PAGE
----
So, whats the most fun thing about planning your wedding? Well I would have to say that aside from all the great family and friend stuff you get to do, the best part is looking at honeymoon options! We started in the last few weeks looking at a few options including Disney cruises or potentially some great beaches. I really want to find a place that I have never been to before, possibly in another country because I don't have that much international travel experience and that is something I definitely want. We have a lot of time to figure it out but the problem is there are so many wonderful options! I want to go everywhere - Hawaii, Mexico, Chile, Spain, a cruise, etc. I am the type of person that does not like having a lot of options like with my wedding gown for example. (which I get back in July after 1st round of alterations-eeee!) I only wanted to go to 3-4 bridal stores at the maximum because if I went to 15 different stores it would make it that much harder to pick something because I will constantly be thinking "well, what if the next store has something better?" I prefer to narrow it down and just choose and I feel like I need to do this with the honeymoon too.
Have you had a honeymoon? Where did you go? Do you have any suggestions for magical places?
The other half of this blog that I just had to write about when I saw it, is that the AMA (American Medical Association) had their annual meeting in Chicago in the past week and one of the big revelations that came out of it was that they are officially classifying obesity as a disease. Read the article here.
Now, this I am torn about and I understand that it's a difference in opinion or definition of disease but for me, I don't think of obesity as a disease. A medical condition - yes, a problem - yes, of course but I think of diseases as more malfunctions of the body that are usually not brought on through your own action. I understand this is not an across the board definition but simply how I think about it.
The medical definition of a disease is
1. (Medicine / Pathology) any impairment of normal physiological function
affecting all or part of an organism, esp a specific pathological change caused
by infection, stress, etc., producing characteristic symptoms; illness or
sickness in general
Now this definition is pretty general, especially when you consider the "etc" they threw in there which means that basically a disease can be caused by anything. Here is the issue that I take with defining 'obesity' as a disease; the reasoning that brought this vote up was that if obesity was defined as a disease, than it would be "de-stigmatized" and would be more widely covered by health insurance for its treatment, drugs could be pushed through and is supposed to create better health care outcomes. Now, let's take a look at this - this is for the treatment of obesity, meaning that for a person to get treatment under insurance or get any of the benefits they are hoping for, the person already has to be considered obese. So, we are treating the disease but not the cause? Would it not be better to create programs and legislation that PREVENTS obesity instead of making it easier to treat once its already a problem? Studies have shown that even for those who lose weight, even a small portion of your life being obese can have severe impacts on your health down the road so it would stand to reason that it would be better to just never be at that point to begin with, right?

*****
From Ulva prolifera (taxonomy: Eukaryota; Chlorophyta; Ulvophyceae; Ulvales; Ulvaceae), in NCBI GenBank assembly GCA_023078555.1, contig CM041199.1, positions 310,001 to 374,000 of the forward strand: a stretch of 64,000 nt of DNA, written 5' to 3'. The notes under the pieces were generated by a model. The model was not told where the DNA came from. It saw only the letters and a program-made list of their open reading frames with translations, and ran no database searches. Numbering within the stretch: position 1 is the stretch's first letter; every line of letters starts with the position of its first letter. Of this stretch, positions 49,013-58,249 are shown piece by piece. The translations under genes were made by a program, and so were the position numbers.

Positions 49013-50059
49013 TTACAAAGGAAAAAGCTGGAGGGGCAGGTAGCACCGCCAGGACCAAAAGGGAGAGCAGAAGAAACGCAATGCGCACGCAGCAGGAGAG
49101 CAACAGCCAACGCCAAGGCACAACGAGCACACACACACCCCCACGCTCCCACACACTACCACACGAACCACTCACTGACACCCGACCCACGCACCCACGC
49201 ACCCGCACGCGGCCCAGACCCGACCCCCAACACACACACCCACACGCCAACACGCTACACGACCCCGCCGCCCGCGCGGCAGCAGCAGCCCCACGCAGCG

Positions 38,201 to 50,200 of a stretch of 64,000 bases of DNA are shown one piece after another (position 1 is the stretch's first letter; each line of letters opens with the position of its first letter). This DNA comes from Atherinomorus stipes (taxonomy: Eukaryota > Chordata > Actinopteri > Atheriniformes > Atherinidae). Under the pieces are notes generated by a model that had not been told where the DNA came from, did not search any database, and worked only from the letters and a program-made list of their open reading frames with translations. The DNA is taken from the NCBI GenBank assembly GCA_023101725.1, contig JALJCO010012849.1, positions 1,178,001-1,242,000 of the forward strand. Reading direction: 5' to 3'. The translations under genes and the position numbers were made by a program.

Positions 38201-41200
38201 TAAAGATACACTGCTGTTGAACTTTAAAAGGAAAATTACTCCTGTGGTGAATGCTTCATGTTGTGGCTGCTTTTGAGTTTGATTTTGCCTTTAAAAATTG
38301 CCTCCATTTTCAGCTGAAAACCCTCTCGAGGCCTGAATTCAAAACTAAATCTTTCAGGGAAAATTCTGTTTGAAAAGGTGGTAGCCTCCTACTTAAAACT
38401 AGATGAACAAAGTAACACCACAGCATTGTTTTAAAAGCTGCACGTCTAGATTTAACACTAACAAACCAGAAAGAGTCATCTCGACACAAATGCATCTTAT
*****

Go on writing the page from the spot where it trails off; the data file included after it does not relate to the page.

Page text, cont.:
Also, and I understand that this may be controversial and I am sorry to offend if it is, but in most cases health issues and weight are a direct results of the choices we make everyday. We choose to reach for an apple and not a candy bar, we choose to get up early and go to the gym or sit on the couch, and we choose to take control of our health or not before it gets out of control. I do understand that there are some people for whom this is not the case and there are real physiological reasons for weight gain, addiction or perhaps it is brought on by the side effects of medication but for most, it's a personal lifestyle issue. Can it be dangerous to tell people, "oh it isn't your fault - you have a disease"? Would this way of thinking exacerbate the problem more by telling people that it's something that happened TO them and not "BECAUSE" of them?
There is an article in Time Magazine (an opinion piece) that explains this much better than I can.
I think that the best snippit that speaks to what I am trying to say is this:
"In addition, incorrectly categorizing people who can control their lifestyle by
changing their diet or becoming more physically active as being unable to do so
without medical help could lead to unnecessary surgery, drug treatments and
other interventions that come with side effects and complications. College binge
drinkers typically cut down on their own after graduation; similarly, most
people with mild weight problems do not require medical attention"
I understand there are benefits and consequences of this classification and I just wonder what will happen in this country if we don't start making preventative medicine and healthy lifestyles a part of our ingrained culture. Will we destroy ourselves? or continue to make excuses for our excess?
What are your thoughts?